25. 25. M DNA molecular weight markerIII, U untransformed rice plant control; 1 R0 plant of J4F-50, 2 R0 plant of J4F-51, 3 and 4 marker-free transgenic plants of MFc-1and MFc-2 carrying cecropinB gene cassette only. 25 Yan et al. (2007)
  26. 26. Advantages Simple and effective Easier handling of the binary vectors because the two T-DNA are separated Disadvantages It is time consuming and compatible only for sexually propagated fertile plants. The tight linkage between co-integrated DNAs may limit the efficiency of co-transformation 26
  27. 27. 2. Site-specific recombination mediated SMG removal
  28. 28. (a) The T-DNA region showing Cre gene followed by the transcribed mRNA and Cre protein expression. (b) T-DNA region showing GOI and marker gene merged between loxP sites. (c) Resulting transgenic plants showing excision of marker gene. 28 Narendra Tuteja et al., 2012
  29. 29. The Cre/lox system Constitutive Expression of Recombinase Gene • Plant hybridization: Transforme d plant GOI & SMG • Retranformation Induced Expression of Recombinase Gene • Simultaneous transformations: 1st T-DNA (IP + Cre) 2nd T-DNA (SMG + GOI) • Heat shock treatment • Chemical treatment • By activating the promoters with inducers (heat or chemical), the expression of recombinase gene can be more tightly controlled. • Autoexcision scheme x Transformed F1 Plant containing both transgene screened for SMG deletion event plant RECOMBINAS E CRE
  30. 30. 30 Aphid resistant marker free transgenic mustard. Schematic representation of the T-DNA region of two binary vectors used for mustard transformations. A - pBKhgASAL showing ASAL gene & B - pBK16.2 showing the cre gene Bala et al. (2013)
  31. 31. DNA blot analysis for confirming vector integration in T0 ASAL Cre Lane 1 & 9 362 bp positive control for ASAL, Lane 2 & 10 negative control 31 Bala et al. (2013)
  32. 32. 32 Cre gene ASAL hpt Molecular analysis of marker gene excision. Bala et al. (2013)
  33. 33. 33 PCR analysis of F2 progeny plants.
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  35. 35. Auto excision mediated Cre/lox system with floral specificOsMADS45 promoter : Bai et al. (2008) 35
  36. 36. 36 3.3kb gus
  37. 37. 37 FLP/FRT recombination system Fig. FLB/frt site-specific recombination system. (a) The T-DNA region showing FLP gene controlled by heat inducible promoter (hsp70) followed by the transcribed mRNA and FLP protein expression. (b) T-DNA region showing GOI and marker gene merged between frt sites followed by resulting transgenic plants showing excision of marker gene.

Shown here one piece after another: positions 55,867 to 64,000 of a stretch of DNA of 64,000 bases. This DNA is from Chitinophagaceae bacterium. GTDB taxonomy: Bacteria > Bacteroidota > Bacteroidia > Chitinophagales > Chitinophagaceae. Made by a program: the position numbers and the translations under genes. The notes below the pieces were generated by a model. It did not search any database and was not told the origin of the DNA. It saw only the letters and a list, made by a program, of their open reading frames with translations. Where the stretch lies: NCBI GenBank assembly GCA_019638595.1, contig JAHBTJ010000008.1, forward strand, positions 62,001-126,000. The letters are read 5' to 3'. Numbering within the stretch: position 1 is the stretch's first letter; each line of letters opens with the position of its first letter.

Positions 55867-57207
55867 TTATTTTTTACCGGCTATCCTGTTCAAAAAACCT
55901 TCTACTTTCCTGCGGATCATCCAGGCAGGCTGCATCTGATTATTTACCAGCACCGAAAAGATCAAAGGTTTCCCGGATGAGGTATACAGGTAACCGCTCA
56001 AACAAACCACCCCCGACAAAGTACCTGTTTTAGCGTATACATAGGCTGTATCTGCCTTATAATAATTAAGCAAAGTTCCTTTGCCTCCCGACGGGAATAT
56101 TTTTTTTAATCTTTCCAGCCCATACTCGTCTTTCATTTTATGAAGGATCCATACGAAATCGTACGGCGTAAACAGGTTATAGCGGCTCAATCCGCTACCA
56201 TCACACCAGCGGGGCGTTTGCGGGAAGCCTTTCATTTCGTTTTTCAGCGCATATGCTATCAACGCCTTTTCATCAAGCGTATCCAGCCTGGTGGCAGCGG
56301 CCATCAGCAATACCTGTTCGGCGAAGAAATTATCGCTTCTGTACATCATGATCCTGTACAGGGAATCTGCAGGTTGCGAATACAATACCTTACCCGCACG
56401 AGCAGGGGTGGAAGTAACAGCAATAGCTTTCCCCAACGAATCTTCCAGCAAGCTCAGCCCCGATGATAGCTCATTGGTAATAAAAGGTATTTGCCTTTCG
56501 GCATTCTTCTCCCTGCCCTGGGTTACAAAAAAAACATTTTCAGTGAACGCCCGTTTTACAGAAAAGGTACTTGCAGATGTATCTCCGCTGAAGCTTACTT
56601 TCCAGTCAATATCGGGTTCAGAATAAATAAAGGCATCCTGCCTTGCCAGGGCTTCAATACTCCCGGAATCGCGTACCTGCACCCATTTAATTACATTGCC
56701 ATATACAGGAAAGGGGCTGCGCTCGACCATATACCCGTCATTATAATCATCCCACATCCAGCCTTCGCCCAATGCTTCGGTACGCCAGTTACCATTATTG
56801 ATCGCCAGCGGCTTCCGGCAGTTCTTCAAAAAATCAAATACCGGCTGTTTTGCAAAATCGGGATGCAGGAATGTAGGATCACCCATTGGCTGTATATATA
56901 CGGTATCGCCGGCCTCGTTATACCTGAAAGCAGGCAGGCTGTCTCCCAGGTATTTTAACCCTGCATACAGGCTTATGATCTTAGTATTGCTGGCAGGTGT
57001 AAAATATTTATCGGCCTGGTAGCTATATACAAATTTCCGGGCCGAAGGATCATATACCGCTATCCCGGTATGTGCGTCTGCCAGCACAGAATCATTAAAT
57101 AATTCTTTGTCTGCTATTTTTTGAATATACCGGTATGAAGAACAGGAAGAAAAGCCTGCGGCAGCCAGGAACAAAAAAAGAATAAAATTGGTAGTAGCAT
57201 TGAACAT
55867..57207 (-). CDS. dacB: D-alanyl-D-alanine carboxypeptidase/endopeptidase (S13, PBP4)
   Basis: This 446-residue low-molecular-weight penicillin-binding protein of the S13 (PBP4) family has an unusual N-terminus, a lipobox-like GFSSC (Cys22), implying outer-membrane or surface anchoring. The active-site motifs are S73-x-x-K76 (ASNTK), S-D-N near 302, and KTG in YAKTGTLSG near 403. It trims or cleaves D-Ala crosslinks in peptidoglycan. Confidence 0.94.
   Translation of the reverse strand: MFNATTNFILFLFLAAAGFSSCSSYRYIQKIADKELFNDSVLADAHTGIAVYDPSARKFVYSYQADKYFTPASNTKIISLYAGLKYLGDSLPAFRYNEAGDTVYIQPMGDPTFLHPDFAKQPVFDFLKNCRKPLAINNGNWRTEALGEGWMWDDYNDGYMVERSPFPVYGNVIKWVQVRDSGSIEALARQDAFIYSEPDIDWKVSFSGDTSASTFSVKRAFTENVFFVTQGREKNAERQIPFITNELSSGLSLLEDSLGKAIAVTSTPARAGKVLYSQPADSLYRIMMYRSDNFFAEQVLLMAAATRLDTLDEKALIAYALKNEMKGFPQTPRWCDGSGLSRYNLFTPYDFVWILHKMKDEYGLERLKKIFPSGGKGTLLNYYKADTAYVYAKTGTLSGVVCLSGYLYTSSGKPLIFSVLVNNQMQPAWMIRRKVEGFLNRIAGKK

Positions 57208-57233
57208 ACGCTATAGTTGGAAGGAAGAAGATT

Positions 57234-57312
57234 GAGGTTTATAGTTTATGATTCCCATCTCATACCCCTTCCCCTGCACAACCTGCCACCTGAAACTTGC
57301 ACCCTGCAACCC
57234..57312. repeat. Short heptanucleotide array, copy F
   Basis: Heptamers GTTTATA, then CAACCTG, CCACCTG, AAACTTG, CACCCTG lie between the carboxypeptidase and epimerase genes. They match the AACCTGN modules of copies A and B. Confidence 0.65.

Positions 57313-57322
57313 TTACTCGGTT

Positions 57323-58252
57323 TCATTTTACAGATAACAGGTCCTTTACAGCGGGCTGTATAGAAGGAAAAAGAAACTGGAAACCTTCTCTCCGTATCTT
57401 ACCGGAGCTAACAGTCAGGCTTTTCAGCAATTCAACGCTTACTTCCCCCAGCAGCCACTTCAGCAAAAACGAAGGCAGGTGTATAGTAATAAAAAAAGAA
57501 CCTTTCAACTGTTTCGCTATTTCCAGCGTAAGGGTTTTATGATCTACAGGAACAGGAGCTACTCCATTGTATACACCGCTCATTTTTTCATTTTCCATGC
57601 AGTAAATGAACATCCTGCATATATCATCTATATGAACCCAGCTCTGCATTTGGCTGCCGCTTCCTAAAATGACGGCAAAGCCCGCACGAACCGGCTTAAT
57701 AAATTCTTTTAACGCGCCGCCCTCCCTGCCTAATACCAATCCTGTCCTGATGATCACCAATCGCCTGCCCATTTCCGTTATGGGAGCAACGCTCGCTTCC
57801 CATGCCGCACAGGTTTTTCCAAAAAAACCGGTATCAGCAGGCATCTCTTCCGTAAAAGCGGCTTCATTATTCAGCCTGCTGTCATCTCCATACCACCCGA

38. 38. 38 Salt tolerant marker free transgenic maize LB Promoter FLP Terminator RB Li et al. (2010) 0.9 kb D1D2
  39. 39. Southern blotting analysis showing the presence of transgene AtNHX1 and flp in the genome of the transgenic F1 plants. BamH I Kpn I 39
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  41. 41. 41 R/RS recombination system from Zygosaccharomyces rouxii
  42. 42. 3. Transposon-based SMG removal
  43. 43. 43 3. Transposon-based SMG removal
  44. 44. marker-free rice plants expressing a Bt Schematic representation of the Ds-cry1B T-DNA. Olivier et al. (2002) 44 endotoxin gene
  45. 45. (A) Investigation of T-DNA organisation in T0 45
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  48. 48. 48 Recovery of hph selectable marker free Cry1B transgenic rice in T1 generation Southern blot of EcoRI and BamHI of 30 T1 plants
  49. 49. Advantages Suitable for removal of marker genes in vegetatively propagated plants Disadvantages Variable rates of transposition Labour and cost intensive Mutations Genomic instability Decreased efficiency Scutt et al., 2002 49
  50. 50. 4. Positive selection
  51. 51. Kunze et al. (2001) DOGR1 gene as alternative selectable marker
  52. 52. 5. Methods of direct transformant screening
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  54. 54. s